Ulu-Perry Has Sights Set On UCLA
Just to remove any confusion, Fred Ulu-Perry, the state’s third highest-rated college football prospect, believes offensive linemen are smarter than their defensive counterparts. The playful comment comes with a big laugh and a wave of the hand, signifying the Saint Louis offensive lineman is just kidding. Some of his best friends play defense.
Getting the high school senior to discuss his accomplishments is not easy. Naturally quiet and shy, Ulu-Perry is visibly uncomfortable when the subject turns to himself. Ask him about a common description of his playing style, that he is nasty, and his direct gaze suddenly turns toward the floor.
“Oh, I don’t know,” he says quietly. “You’ll have to watch the tape yourself.”
The tapes confirm the reviews. Ulu-Perry is a talented and tough offensive lineman who, because of his height, will move from guard to center when he joins UCLA next year. He chose the school largely on the strength of position coach and former UH offensive lineman Adrian Klemm.
“We have a connection. It’s like a brothers’ connection. I feel we have a big Hawaii connection and it’s obvious when we speak to each other.”
While Hawaii produces a large number of college and NFL prospects, the state’s isolation still makes it difficult for young student-athletes to get noticed. Development camps are expensive, and getting to the right ones is a challenge. For the Ulu-Perry family, that means parents, grandparents and cousins all chipping in. That sacrifice pushes the Salt Lake resident to be at his best when the opportunities come.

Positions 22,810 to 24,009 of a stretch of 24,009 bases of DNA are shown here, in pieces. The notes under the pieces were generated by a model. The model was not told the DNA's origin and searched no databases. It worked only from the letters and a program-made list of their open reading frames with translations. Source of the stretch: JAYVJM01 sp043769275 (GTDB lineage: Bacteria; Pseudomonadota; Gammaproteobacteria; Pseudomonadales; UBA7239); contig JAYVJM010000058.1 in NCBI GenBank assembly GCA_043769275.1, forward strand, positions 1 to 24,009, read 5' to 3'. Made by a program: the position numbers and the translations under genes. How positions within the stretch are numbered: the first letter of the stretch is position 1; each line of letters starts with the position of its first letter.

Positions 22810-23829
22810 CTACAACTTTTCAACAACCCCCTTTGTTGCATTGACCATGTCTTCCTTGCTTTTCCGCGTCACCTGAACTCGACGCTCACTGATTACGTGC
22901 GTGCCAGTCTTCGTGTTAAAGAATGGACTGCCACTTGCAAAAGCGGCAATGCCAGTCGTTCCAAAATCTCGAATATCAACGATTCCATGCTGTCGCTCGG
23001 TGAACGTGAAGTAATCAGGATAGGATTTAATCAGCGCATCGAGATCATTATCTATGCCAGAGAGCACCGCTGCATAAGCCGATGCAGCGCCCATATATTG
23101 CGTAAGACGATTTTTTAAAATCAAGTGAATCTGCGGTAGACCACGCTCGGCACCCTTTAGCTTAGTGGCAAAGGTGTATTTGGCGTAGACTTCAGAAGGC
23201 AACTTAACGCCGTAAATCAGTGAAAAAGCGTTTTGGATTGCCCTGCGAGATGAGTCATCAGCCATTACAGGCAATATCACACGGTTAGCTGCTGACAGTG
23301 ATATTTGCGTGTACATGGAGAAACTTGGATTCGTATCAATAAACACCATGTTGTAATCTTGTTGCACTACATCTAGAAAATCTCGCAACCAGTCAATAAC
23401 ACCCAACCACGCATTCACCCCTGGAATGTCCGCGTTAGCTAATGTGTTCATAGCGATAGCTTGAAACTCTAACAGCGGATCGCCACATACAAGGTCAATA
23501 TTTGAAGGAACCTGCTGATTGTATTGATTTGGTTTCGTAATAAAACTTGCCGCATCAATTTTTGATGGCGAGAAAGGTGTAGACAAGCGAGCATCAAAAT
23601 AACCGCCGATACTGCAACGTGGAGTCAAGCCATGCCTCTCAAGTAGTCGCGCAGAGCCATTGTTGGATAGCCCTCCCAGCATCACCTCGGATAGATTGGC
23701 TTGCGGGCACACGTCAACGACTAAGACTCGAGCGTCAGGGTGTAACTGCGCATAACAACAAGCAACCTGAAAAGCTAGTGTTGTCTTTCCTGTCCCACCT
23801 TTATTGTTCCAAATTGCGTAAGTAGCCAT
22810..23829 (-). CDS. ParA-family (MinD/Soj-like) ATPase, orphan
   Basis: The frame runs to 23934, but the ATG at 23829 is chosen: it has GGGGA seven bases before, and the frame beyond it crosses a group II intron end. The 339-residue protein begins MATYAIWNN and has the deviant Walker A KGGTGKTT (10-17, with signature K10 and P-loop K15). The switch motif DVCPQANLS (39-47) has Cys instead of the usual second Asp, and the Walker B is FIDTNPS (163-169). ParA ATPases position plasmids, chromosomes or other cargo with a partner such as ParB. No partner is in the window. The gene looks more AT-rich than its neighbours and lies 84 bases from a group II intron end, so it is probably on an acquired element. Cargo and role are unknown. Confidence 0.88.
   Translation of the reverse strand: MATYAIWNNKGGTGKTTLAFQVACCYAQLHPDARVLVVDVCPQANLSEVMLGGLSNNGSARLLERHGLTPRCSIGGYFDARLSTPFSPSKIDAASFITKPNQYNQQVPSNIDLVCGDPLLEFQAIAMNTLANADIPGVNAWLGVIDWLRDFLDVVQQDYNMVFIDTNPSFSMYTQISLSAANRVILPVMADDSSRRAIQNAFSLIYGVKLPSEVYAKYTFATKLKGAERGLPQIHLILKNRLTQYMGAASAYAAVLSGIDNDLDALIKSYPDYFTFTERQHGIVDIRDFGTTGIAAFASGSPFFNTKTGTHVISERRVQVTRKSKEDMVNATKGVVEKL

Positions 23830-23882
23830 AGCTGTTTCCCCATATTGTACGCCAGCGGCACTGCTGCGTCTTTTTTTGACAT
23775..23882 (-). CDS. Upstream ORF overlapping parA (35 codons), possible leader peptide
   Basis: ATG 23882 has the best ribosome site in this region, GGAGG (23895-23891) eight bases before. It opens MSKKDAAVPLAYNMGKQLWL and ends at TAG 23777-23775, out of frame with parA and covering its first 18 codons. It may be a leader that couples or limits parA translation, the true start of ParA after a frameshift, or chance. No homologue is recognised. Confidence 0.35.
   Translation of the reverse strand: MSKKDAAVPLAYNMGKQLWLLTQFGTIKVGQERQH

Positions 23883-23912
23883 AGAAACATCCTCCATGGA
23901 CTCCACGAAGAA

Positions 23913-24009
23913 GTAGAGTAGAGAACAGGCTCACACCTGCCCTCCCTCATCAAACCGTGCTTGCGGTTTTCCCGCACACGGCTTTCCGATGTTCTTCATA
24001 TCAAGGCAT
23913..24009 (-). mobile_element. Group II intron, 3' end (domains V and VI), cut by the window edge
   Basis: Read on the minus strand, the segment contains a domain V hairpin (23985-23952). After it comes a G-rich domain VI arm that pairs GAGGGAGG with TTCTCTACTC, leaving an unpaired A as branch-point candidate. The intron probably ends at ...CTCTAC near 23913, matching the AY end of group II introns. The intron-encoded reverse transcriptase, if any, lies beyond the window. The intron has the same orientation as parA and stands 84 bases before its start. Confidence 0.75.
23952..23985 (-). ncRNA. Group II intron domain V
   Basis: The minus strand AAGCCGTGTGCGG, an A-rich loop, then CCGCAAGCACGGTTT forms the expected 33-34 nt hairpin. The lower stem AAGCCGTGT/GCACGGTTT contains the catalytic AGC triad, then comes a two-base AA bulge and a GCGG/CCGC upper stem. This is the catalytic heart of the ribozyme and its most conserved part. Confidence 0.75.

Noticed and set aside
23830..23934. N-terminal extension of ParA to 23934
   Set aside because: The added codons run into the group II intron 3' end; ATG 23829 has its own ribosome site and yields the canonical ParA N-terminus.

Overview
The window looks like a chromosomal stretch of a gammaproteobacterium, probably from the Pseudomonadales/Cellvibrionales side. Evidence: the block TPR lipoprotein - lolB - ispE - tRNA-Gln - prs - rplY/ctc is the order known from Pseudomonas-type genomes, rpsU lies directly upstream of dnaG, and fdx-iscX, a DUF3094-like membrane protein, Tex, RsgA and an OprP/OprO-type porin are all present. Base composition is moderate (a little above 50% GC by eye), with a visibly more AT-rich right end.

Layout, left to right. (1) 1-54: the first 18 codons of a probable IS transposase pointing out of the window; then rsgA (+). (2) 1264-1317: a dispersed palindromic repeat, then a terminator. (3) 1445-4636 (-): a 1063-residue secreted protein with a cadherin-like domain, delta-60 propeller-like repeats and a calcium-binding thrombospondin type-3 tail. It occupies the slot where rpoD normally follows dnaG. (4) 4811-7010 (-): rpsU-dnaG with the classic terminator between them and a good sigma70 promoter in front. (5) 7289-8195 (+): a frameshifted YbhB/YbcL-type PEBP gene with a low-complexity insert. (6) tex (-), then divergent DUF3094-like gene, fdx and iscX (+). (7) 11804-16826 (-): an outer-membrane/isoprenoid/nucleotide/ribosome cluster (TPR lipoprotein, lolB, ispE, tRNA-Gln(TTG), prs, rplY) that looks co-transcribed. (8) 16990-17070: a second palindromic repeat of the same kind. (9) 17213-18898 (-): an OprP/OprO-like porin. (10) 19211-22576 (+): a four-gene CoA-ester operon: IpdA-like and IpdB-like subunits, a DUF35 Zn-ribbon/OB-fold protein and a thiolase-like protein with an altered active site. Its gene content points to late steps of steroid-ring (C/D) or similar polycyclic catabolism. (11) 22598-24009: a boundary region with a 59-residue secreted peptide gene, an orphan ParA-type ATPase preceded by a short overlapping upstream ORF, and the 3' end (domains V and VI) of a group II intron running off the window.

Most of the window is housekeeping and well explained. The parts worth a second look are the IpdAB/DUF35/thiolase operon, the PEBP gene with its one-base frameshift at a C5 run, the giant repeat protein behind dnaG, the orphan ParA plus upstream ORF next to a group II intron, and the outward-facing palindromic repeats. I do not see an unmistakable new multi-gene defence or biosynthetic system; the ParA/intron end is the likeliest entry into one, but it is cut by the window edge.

“That’s why I have to try so hard at those camps,” he says. “I don’t want to waste any money. I don’t want to let down my parents and grandparents.”
Last year he was named MVP of Los Angeles Nike Training Camp.
Among his supporters, none is more influential or more involved than his grandfather Brian Perry. Brian Perry picks up his grandson each day from school, breaks down game performance with him and is the first to know when his grandson is mentioned in the national press or his prospect ranking changes. The elder Perry uses Google Alerts to make sure he is kept up on all the news involving his grandson. It’s a very close and special relationship.
“He and I have been best friends since I was little,” says Ulu-Perry. “He is my backbone. He knows the answers to everything, and he always guides me along the right path.”
Ulu-Perry verbally committed to UCLA this summer, but the recruiting continues. Until he signs an official letter of intent, which he cannot do until Feb. 5 of his senior year, he is free to change his mind. That’s what a number of schools are hoping for. But he remains committed to UCLA, even though the school is putting an emphasis on recruiting offensive linemen.
“My plan is to outwork them and get that starting position,” says the 6-foot-2, 290-pound lineman. “It’s just fun pancaking guys.”